Is cake art?
Attorneys representing two Gresham bakers who refused to produce a wedding cake for a lesbian couple in 2013 hope to show that the answer is yes.
"For the Kleins, every custom cake they produce is a reflection and celebration of this specific couple," argued lawyer Adam Gustafson before the Oregon Court of Appeals in Salem on Thursday, March 2. "That cake is art."
Aaron and Melissa Klein were fined $135,000 by Oregon's Bureau of Labor and Industries in 2015. The state agency found the couple had refused service — discriminated — on the basis of the sexual orientation of two customers: Rachel Bowman-Cryer and her partner, Laurel.
But a lawyer representing the state said it was preposterous to assume a cake can contain the "particularized message" of artwork or other expressive speech protected by the First Amendment.
"If I order a custom cake for my daughter's birthday, no one at the party would think that it was the bakery wishing 'Happy Birthday,'" argued Assistant Attorney General Carson Whitehead. "That would be the message I was sending based on my love for my child," he continued. "It's not about the baker."
In a press conference held on the steps of the Oregon Supreme Court building, Melissa Klein told reporters that she wants the government to tolerate and accept the differences between people.
"I was happy to serve this couple in the past ... and I would be happy to serve them again, but I couldn't participate in a ceremony that goes against what I believe," she said through tears. "I love my shop. It meant everything to me. And losing it has been so hard for me and my family," she continued. "Nobody in this country should ever have to go through what we've experienced."
Three justices heard oral arguments and questioned lawyers for about 50 minutes today, delving into secondary issues like whether former Labor Commissioner Brad Avakian had prejudged the case based on comments posted to his Facebook account.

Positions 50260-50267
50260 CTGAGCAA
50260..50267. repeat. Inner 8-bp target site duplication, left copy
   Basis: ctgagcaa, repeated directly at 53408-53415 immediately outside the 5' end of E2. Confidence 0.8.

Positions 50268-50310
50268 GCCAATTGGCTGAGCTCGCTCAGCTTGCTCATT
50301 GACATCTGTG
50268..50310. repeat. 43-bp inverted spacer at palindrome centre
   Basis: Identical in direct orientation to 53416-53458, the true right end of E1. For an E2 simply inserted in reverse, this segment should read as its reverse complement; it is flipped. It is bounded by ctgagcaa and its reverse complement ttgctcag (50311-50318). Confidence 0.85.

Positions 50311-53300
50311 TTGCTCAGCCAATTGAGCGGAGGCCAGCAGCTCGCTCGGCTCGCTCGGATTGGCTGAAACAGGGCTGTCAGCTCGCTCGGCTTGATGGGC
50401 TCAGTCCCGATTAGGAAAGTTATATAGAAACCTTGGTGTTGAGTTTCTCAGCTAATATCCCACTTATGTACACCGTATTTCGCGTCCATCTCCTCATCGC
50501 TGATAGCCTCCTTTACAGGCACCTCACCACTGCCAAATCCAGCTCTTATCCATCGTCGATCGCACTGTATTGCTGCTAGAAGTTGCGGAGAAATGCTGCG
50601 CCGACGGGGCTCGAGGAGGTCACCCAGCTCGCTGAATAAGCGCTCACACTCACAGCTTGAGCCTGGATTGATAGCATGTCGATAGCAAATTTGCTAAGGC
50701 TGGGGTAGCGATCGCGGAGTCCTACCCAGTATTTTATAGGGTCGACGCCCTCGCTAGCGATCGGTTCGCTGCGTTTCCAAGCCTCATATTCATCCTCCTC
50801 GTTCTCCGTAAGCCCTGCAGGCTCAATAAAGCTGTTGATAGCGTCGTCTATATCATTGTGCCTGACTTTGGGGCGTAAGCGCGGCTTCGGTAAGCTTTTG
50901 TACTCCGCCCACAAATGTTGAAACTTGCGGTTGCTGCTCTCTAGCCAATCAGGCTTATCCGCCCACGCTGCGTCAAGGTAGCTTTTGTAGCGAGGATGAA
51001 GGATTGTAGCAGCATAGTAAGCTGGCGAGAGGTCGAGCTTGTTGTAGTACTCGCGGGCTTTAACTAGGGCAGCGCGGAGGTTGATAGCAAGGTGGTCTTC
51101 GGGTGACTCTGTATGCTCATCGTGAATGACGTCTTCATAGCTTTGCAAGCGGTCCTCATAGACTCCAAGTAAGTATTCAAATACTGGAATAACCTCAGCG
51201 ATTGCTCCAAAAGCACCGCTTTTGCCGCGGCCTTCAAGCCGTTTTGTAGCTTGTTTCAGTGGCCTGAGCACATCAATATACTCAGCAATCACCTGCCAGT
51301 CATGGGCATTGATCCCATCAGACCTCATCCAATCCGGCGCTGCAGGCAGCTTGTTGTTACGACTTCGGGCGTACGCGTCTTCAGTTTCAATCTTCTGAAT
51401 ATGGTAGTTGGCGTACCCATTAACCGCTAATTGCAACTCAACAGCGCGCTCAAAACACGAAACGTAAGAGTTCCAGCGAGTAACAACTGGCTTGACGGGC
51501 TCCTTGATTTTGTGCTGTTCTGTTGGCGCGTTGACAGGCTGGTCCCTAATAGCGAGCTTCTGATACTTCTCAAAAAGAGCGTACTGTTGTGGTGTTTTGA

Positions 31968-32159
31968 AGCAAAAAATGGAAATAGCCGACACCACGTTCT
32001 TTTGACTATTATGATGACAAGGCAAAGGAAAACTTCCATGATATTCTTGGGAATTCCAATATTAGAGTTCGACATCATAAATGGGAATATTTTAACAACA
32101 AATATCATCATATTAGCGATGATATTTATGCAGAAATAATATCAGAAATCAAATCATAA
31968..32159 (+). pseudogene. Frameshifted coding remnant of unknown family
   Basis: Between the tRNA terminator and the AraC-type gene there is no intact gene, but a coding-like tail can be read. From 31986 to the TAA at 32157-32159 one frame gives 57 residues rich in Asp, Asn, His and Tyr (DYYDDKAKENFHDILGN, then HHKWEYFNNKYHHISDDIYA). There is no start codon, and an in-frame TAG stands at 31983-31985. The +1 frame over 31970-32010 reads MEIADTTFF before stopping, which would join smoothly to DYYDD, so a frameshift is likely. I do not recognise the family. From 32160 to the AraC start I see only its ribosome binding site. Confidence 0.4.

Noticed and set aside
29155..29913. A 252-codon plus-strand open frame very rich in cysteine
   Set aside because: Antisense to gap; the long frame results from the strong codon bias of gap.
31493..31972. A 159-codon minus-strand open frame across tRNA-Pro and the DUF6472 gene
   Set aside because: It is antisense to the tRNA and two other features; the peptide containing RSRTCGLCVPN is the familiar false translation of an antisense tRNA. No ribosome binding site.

The Kleins, who are working with the same high-powered Washington, D.C., law firm that represents George H.W. Bush, closed their Gresham storefront at Main Avenue and Division Street in 2013. They stopped selling pastries out of their home in late 2016.
An appeal was first filed in April 2016.
Whitehead, who represents the state, noted that the Kleins refused service before discussing the message that would be written on the cake. Their store also contained a sample book, showcasing cake designs that could be re-ordered by any customer.
"(If) a same-sex couple wanted the exact same previous design, regardless of the artistic element, the (Kleins) are required under the law to provide that same service," he said.
But Gustafson, arguing for Sweet Cakes, said it didn't matter whether an audience could decode the Kleins' artistic message, merely that one was intended.
"The First amendment protects the right to be free (of) compelled speech," he noted.
Julie E. Smith, a spokeswoman for the Oregon Court of Appeals, said the three justices on the panel work through their caseload chronologically.
"There's no timeline for the issuance of the decision," she said.